Arts
 
ANTANAS ZMUIDZINAVICIUS
 
Prepared by “Encyclopedia Lituanica”. II. Boston, 1972. P. 343-345
 
ZMUIDZINAVICIUS, Antanas (1876-1966), painter, born in Seirijai southern Lithuania, on Oct. 31, 1876. He graduated from the Teachers' Seminary of Veiveriai in 1894 and for four years worked as elementary school teacher. Deciding to take up the study of art, he went to Warsaw in 1898, where he began his training with the noted Polish painter of historical subjects, Wojciech Gerson. He showed his first works at an exhibition of the Art Salon of Warsaw in 1902. In 1905-06 he attended private art academies in Paris. Shortly after his arrival in Vilnius in the summer of 1906, he was elected chairman of a committee which organized the first exhibition of Lithuanian artists. The exhibit was opened on Jan. 9, 1907; of the 213 canvases shown, 35 were his, including such delicately hued landscapes as The River Neris near Antakalnis, Hamlet in Dzukija, A Lithuanian After Work, and Exile. Through his efforts and of others, the Lithuanian Art Society (Lietuviu Dailes Draugija) came into being that same year he was elected its president. In 1908 he set out on a journey which took him through Western Europe and ended in the United States. There he visited a number of Lithuanian communities, soliciting patrons for the Art Society and donations for the National Building in Vilnius. He returned to Vilnius in the autumn of 1909 and resumed his activities with the Art Society. In 1912 he went to Hamburg to study fresco painting. In 1914 he traveled in northern Norway painting arctic landscapes and came back to Vilnius just before the outbreak of World War I.
After the war, living in Kaunas, he continued to concern himself with the organizational life of art and took an active part in civic affairs throughout the period of independence. At a retrospective exhibit of Lithuanian art in 1920 he displayed 109 canvases. He revisited the United States in 1922-24; exhibitions of his art were held in Washington (1923), and in Chicago and New York (1924). From 1926-30, he headed the revived Lithuanian Art Society (see Art Societies). Active in the National Guard (Sauliu Sajunga), he served as its president (1929-34) and at times edited its organ Trimitas (The Bugle). To commemorate his 60th birthday, the Lithuanian Artists' Association (Lietuvos Dailininku Sajunga, founded in 1935) organized exhibitions of his work in Kaunas (1936) and Klaipeda (1937). A retrospective show was presented in the town of Alytus (1938). From 1926-40 he taught drawing at the Kaunas Art School.
Following the Soviet occupation of Lithuania during World War II, he lectured at the Institute of Applied and Decorative Arts in Kaunas (1944-51), the Institute of Fine Arts in Vilnius (1951-53), and at the Polytechnic Institute of Kaunas (1953-66). A retrospective exhibit of his paintings was held in Moscow (1951) on the occasion of his 75th birthday. His last one-man shows took place in Vilnius and Kaunas (both in 1956) and in Palanga (1963). He died on Aug. 9, 1966. His memoirs, written in a vivid style, appeared under the title Palete ir gyvenimas (A Palette and Life) in 1961. Throughout his long life he was an ardent collector, amassing an extensive and valuable collection of Lithuanian art, historic and ethnographic items, and folk artifacts. A portion of this collection is housed in museums In Kaunas and Vilnius, and the rest in the museum bearing his name, which was founded in Kaunas in 1965.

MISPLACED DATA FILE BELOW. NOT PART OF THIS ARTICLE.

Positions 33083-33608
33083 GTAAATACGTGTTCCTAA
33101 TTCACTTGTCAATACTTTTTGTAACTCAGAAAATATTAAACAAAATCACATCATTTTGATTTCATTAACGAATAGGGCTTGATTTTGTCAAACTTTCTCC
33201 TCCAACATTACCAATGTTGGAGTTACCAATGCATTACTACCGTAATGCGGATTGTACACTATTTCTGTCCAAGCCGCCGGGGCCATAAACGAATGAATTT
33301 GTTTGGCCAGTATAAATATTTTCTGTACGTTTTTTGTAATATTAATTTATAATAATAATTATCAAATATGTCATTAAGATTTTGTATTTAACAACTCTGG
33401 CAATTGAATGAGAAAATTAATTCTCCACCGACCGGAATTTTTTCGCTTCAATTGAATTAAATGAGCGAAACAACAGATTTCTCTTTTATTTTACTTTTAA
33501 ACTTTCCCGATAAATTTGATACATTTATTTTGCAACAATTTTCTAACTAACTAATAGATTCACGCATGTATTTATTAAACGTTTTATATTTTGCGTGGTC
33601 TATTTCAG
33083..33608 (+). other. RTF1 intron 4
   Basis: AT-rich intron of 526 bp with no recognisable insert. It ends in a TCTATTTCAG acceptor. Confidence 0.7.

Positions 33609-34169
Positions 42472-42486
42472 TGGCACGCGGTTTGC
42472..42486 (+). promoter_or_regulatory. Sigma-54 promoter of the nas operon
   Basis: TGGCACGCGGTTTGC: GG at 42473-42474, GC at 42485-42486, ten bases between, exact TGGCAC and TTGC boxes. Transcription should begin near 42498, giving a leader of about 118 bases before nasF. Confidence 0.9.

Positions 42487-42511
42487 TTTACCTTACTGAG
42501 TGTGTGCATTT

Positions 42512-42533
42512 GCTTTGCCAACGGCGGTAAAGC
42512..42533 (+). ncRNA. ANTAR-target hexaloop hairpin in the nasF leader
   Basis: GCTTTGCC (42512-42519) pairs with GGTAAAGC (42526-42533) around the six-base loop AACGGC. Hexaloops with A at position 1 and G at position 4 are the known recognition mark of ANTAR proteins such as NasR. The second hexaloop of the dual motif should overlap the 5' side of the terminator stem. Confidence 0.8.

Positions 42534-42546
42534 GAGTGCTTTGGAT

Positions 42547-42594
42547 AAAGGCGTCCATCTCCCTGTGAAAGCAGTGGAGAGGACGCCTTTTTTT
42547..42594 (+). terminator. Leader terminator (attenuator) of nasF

As a young man Zmuidzinavicius led a somewhat bohemian existence, the circumstances of which did not permit him to complete his formal studies. For his training, he relied more on museums, which he visited on his travels and where he could learn from some of the finest masters of art. As a painter he came to create his own style and school of painting. In form, however, his work could be said to come close to the Barbizon school. For example, his Man Harvesting Potatoes (1906) brings to mind the art of Jean F. Millet. That he did not entirely bypass modern trends indicate such works as Hamlet in Dzukija, All Through the Night, Receiving a Letter, the portrait of Tadas Daugirdas, and self-portrait, which were painted in 1906-10 and which reveal the artist's sensitive feeling for impressionistic colors. Later he devoted himself almost entirely to landscape painting and through the years developed his own original style. In his art nature is not subjected to fierce storms, nor is there the grey gloominess of autumn, which clouds the daily life of a peasant bent under the yoke of toil. A rainy or a cloudy day, exactly like a sunny one, evokes a peaceful, idyllic mood when the laborer forgetting the privations of his life delights in the beauties of nature. In this respect, he could be called the bard of Lithuanian peasants, who sang of what was dearest and most beautiful about their land. One of his best-known works is Two Pines (1930), in which a characteristic Lithuanian landscape and nature's gladsome mood are captured with a simplicity of design and form.
 
Bibl.: 
1. Antanas Zmuidzinavicius (album with introduction by J. Mackonis), Vilnius, 1961;
2. Savickas, Peizazas lietuviu tapyboje, Vilnius. 1965.

 

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